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While in Congress he became a darling of conservatives. He earned a 100 percent pro-life voting record, opposed embryonic stem-cell research and voted to make the Patriot Act permanent.

“It’s a great honor to be picked to give the response,” said James Pinkerton of the New America Foundation, a nonpartisan Washington public policy think tank. “It used to be the minority or majority party leader in Congress - (Sen. Robert) Byrd or (former House Speaker Jim) Wright or people like that - would give the response.”

Before serving in elected office, Mr. Jindal was appointed by then-Louisiana Gov. Mike Foster, a fellow Republican, in 1996 to lead the state’s Department of Health and Hospitals. He won praise for steering the state’s indigent health-care plan from bankruptcy to a budget surplus in three years.

In 2001 former President George W. Bush nominated him to be assistant secretary of health and human services for planning and evaluation, serving as the chief policy adviser to the HHS secretary.

Mr. Jindal’s speech Tuesday may be the most important of his young political career, helping to introduce himself to voters beyond his home state.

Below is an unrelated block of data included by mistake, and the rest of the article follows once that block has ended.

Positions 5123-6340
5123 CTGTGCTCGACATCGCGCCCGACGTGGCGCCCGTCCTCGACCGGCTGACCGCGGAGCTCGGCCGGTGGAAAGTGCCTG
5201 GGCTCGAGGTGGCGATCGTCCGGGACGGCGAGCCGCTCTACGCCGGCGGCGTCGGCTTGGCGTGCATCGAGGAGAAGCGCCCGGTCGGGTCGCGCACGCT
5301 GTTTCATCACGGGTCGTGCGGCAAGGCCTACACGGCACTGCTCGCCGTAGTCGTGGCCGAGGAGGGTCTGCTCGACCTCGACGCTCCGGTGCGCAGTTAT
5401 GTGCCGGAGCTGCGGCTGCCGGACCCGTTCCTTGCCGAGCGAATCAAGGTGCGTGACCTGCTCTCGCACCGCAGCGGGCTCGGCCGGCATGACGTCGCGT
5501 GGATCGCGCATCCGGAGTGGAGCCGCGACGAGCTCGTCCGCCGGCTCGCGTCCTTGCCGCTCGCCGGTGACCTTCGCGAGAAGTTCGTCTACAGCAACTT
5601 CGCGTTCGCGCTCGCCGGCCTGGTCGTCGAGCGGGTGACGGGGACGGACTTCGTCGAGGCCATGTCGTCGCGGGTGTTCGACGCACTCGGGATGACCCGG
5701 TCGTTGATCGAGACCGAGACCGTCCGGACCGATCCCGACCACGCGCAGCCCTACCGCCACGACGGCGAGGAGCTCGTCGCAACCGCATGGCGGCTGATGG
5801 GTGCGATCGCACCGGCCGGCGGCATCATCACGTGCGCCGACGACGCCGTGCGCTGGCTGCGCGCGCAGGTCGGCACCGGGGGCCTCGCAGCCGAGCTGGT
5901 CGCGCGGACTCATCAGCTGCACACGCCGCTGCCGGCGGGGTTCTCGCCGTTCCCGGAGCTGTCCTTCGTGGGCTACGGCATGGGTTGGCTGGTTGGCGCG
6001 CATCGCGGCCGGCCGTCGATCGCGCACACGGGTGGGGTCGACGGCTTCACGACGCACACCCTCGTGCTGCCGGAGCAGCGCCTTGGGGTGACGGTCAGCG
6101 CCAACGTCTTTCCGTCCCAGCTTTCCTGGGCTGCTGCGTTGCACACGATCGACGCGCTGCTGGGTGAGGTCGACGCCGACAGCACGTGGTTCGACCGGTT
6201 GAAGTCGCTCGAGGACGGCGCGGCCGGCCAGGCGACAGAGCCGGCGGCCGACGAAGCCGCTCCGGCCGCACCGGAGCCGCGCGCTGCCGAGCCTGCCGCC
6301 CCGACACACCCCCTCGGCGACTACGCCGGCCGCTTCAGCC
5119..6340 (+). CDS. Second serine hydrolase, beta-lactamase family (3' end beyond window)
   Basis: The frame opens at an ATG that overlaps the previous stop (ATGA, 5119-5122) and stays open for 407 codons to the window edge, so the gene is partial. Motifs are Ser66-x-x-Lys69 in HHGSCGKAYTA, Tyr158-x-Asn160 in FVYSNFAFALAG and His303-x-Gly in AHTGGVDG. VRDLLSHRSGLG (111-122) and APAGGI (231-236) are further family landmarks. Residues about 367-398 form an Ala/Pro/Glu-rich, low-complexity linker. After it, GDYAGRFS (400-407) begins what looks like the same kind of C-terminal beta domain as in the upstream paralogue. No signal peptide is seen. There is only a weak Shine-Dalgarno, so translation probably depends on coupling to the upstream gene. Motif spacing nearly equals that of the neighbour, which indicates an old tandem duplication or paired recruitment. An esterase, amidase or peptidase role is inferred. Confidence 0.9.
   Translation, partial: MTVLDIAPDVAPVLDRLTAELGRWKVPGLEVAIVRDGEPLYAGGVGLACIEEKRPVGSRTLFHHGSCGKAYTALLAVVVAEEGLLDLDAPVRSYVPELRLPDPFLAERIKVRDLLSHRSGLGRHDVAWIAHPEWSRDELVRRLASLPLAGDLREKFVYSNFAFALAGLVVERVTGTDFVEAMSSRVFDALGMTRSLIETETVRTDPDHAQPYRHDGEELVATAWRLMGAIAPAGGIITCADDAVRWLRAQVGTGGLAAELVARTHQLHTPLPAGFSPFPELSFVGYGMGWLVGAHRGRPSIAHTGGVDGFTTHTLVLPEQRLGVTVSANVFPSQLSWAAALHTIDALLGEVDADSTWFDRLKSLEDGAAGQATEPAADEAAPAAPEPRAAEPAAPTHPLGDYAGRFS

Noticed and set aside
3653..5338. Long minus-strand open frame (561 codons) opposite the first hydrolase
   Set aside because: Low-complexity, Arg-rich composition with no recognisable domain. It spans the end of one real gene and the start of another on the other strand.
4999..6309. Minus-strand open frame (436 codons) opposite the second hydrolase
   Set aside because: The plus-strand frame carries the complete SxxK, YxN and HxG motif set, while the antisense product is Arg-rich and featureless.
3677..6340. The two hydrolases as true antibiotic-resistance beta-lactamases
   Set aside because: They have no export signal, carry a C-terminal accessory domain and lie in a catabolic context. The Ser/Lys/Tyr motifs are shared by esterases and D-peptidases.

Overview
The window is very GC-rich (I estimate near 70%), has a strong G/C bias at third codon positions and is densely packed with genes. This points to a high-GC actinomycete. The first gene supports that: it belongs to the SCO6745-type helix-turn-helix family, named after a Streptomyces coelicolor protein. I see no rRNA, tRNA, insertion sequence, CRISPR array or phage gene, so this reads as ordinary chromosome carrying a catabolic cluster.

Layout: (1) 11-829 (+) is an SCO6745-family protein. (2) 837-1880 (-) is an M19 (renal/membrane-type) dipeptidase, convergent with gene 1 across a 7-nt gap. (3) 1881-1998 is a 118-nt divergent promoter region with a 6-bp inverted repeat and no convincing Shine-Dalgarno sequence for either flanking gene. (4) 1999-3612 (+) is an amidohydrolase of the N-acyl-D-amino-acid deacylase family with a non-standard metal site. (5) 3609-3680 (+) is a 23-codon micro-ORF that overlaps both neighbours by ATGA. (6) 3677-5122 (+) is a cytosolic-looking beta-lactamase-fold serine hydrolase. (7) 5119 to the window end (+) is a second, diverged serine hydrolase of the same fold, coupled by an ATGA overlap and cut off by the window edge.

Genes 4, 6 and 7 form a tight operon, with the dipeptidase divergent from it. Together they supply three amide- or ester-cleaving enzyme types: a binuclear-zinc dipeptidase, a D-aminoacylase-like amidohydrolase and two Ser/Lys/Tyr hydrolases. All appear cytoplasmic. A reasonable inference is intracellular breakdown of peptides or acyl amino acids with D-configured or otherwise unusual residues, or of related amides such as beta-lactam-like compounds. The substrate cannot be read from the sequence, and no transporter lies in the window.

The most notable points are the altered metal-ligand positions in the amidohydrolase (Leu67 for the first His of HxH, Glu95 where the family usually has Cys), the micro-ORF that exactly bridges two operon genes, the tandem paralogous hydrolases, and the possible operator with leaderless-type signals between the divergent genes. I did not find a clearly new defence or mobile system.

“Four years ago, nobody heard of Barack Obama, and then he gave his speech in Boston at the (2004) Democratic National Convention, and look where he is now.” Mr. Pinkerton said. “Not to play up the expectations game here, but Obama’s speech put him on the map. And (Mr. Jindal) certainly has a compelling story.”

Mr. Jindal isn’t shy about butting heads with Democrats or to make waves politically. Last week he announced he would refuse part of his state’s share of the $787 billion stimulus bill, saying Louisiana would not participate in a program aimed at expanding state unemployment insurance coverage.

He said accepting the money would have required changes in state law on eligibility for unemployment benefits and, after federal money runs out in three years, would have led to a $12 million increase in taxes on his state’s businesses to keep funding the benefit.

“Increasing taxes on our Louisiana businesses is certainly not a way to stimulate our economy. It would be the exact wrong thing we could do to encourage further growth and job creation,” Mr. Jindal said last week, although the Louisiana legislature could override his decision.

Democratic leaders have blasted Mr. Jindal for his position, accusing him of playing politics at the expense of his constituents and calling his stance hypocritical.

“It seems to me like Governor Jindal is bluffing,” said House Majority Whip James E. Clyburn, South Carolina Democrat, on Tuesday. “The incentives in the economic recovery package to help states cover more unemployed workers will not cause states to increase taxes.”

Mr. Clyburn added that “funding to provide unemployment assistance and save or create 3.5 million jobs nationwide shouldn’t be hamstrung by a governor’s political ideologies or presidential aspirations.”